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I know that scones are often seen as an unhealthy snack, but many English recipes don't actually include that much sugar and English scones contain much less sugar than American scones (why do Americans put sugar in everything?), so it got me wondering whether English scones were classed as savoury or sweet. They are often seen as sweet, but don't usually taste as sweet and are usually served with clotted cream and jam to make them sweeter.

Are plain English scones savoury, or are they sweet due to their sugar content?

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    I have never in my life had scones that are sweet by themselves. I've never been to the US though. All the scones I had in the UK and in Asia were non-sweet. (By non-sweet I mean Japanese milk white bread or Indian roti type of non-sweetness which is obviously a little bit sweet) – slebetman Feb 4 at 8:55
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    Neither, as shown by the existence of both cheese scones (savoury) and ones with dried fruit (sweet). – rlms Feb 4 at 13:05
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    biscuits, the US equivalent of scones, generally have no sugar in them. If you're finding US recipes with sugar that's more about different meanings of the word scones than anything else – Kate Gregory Feb 4 at 14:37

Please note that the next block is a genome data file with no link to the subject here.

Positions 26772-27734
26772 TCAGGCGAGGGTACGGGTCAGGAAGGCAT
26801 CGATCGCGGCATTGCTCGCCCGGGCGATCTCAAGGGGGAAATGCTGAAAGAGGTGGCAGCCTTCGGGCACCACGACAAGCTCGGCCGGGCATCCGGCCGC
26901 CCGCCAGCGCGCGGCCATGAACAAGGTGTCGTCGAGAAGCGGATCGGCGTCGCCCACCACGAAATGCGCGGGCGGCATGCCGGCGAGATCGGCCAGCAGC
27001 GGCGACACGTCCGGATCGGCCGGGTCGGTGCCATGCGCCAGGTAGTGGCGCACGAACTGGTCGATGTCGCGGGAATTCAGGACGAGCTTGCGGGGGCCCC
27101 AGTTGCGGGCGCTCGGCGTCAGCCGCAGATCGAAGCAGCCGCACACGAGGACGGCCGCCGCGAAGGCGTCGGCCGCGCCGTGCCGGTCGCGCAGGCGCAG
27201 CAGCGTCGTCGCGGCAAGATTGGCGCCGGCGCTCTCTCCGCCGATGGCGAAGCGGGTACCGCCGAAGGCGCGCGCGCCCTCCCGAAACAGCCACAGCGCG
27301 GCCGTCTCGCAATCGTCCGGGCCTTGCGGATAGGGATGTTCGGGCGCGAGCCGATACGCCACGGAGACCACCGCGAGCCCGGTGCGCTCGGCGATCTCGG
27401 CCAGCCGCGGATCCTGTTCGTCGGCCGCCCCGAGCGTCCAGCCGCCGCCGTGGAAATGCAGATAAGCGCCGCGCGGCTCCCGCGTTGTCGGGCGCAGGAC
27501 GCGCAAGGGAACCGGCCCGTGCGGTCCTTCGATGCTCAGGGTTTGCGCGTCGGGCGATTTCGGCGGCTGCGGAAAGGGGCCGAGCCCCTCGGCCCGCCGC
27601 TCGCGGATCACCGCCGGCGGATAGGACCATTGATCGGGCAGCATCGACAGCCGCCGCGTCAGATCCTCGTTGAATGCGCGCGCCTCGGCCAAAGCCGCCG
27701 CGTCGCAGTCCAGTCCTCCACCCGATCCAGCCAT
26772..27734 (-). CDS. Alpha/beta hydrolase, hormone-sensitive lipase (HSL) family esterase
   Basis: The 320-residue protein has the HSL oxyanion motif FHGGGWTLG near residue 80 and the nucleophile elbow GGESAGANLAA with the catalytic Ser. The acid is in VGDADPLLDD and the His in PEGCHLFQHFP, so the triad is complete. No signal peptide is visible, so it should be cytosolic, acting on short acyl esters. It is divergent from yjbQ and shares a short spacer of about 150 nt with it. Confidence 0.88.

• Biscuits (US) aren’t very like scones (UK or US). That’s a hill I will die on. – Preston Feb 5 at 15:56
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They are both sweet and savoury.

You can use the same recipe & put clotted cream & jam on them, or butter [salted, of course], or slices of cheese, ham, anything you like… even Marmite.

This is what you get searching the BBC [good old Auntie Beeb, can't get more stiff-upper-lip British ;) - BBC Good Food - Savoury scone recipes Because I specifically searched 'savoury' these tend to not include sugar - but there's no reason at all that they can't.

There's a particular tang to those foods which fall perfectly between the two stools… pancakes & crêpes are the obvious ones. There are British biscuits [cookies] that embody this sweet/salt dichotomy, even though they are in themselves considered 'sweet'. I'm thinking of the traditional Scottish shortbread & the modern pretender, the Hob Nob. Heck, over here we even put cheese on xmas cake ;)
This sweet/salt is not the same as sweet & sour, but a similar effect, I guess.

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    Plus it's popular to add things to the scones, either cheese or dried fruit, the former obviously being a savory and the latter being sweet (although I do know people who add Lancashire crumbly cheese to things like scones and fruit cake so - who knows) – Bee Feb 4 at 13:21
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    FWIW the question is a bit like "is bread sweet or savoury" – abligh Feb 4 at 13:31
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Plain english scones are generally not sweet-tasting, though you'll sometimes find them baked with sugar sprinkled on top, or with fruit like raisins or raspberries mixed in. Scones, particularly plain ones, are generally served with jam. So if you insist on classifying foods as either "savory" or "sweet", I suppose you'd have to put scones in the "sweet" category.

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